Syosset Dentist Explains the Connection between Gum Disease and Heart Disease

You’ve probably heard about gum disease from our team at Syosset Dental. At every examination and cleaning, our talented dentist, Dr. Richard Kobak along with our dental hygienists screen each patient for signs of gum disease. Involving the inflammation and infection of gum tissue, periodontal disease can advance into a chronic illness that destroys teeth and bone. Although gum disease is a common ailment, many people are unaware of the many health risks associated with gum disease—especially cardiovascular illness.

Periodontal Disease Increases Risks for Developing Cardiovascular Disease

Emerging research indicates that patients with heart disease often have gum disease as well. In fact, patients with gum disease are two times more likely to develop coronary artery disease than patients free of periodontal infection. Studies show that the aggressive bacteria present in gum disease are capable of entering the bloodstream and may attach to fatty plaque deposits in the arteries. When plaque deposits accumulate in the cardiovascular system, the heart cannot pump blood throughout the body properly. Additionally, inflamed gum tissue may lead to swelling in the arteries because it increases the likelihood of plaque buildup.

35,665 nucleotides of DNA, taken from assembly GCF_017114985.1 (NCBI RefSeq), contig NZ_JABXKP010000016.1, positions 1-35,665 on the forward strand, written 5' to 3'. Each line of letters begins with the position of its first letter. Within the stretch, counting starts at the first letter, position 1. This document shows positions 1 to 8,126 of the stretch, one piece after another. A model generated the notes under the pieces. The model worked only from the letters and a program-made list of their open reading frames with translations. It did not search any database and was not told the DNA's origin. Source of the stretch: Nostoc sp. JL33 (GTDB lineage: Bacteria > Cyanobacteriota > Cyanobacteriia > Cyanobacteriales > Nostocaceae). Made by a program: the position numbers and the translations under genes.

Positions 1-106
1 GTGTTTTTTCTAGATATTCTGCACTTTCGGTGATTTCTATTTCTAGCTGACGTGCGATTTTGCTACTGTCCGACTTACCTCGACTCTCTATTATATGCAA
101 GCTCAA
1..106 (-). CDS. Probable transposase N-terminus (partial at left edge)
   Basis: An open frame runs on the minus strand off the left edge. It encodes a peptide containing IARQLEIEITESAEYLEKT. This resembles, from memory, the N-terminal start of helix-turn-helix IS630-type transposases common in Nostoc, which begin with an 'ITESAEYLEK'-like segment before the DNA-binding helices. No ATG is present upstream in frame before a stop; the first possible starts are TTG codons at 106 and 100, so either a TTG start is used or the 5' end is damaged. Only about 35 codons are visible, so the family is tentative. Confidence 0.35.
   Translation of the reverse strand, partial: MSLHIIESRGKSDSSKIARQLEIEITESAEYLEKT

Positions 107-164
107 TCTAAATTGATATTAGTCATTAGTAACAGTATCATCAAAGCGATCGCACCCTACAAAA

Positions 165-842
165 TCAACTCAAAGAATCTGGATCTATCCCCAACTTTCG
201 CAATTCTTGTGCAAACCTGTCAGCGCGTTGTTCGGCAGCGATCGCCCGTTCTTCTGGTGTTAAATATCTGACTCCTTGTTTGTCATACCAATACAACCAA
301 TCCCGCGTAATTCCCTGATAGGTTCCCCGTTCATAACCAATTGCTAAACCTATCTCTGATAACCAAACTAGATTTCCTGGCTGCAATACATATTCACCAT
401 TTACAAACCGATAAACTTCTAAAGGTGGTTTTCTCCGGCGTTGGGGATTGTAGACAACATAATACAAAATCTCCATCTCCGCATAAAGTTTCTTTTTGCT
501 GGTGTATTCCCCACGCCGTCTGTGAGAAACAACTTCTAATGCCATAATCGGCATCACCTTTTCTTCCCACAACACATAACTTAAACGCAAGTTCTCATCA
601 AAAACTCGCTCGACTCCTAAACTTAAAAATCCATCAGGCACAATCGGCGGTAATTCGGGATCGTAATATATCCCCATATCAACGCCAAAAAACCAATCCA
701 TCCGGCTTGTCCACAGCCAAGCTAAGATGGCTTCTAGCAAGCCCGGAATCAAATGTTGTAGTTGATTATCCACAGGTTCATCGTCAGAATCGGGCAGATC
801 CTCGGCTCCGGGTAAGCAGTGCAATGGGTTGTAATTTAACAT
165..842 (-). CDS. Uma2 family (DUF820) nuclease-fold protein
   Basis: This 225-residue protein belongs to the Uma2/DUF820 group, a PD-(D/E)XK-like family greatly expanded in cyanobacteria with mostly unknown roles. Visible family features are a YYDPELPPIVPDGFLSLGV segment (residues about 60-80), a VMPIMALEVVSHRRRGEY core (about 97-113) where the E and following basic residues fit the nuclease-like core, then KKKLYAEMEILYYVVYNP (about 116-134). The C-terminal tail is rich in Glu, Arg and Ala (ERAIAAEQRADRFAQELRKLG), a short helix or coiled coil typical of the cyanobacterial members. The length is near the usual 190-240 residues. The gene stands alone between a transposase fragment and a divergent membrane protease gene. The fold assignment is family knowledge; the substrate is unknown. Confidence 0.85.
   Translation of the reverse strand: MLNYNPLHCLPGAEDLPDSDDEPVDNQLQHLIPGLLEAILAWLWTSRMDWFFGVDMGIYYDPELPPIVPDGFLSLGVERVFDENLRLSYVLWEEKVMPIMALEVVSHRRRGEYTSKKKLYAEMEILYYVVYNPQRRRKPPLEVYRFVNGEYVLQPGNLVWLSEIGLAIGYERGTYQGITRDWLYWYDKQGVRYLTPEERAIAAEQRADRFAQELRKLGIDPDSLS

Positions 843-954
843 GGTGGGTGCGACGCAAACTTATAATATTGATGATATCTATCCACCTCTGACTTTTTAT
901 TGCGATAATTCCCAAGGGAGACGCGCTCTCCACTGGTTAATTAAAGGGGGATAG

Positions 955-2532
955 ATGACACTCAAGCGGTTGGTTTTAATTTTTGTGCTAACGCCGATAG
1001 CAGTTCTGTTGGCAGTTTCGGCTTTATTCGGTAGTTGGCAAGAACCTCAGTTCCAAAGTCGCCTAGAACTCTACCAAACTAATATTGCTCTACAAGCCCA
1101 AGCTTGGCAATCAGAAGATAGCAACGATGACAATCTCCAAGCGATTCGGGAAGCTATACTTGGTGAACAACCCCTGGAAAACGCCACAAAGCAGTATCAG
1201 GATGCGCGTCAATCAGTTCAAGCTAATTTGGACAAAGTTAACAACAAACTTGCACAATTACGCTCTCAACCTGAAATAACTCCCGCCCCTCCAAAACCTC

Gum Disease Prevention at Syosset Dental

In 2011, the American Heart Association found that patients who receive regular dental cleanings lower their risk for heart disease by 24%. Along with heart disease, gum disease is also linked to certain cancers, stroke, diabetes, and dementia. Our team at Syosset Dental encourages patients to take charge of their oral health. We recommend that patients adopt a meticulous oral hygiene regimen and visit our office every six months for professional cleanings and routine checkups.

If you have a family history of heart disease or gum disease, please feel free to discuss your general health with our compassionate staff. To schedule an appointment with Dr. Kobak, contact Syosset Dental at (516) 433-2211. We proudly serve patients throughout Syosset, Long Island, Nassau, Suffolk, and the New York City area.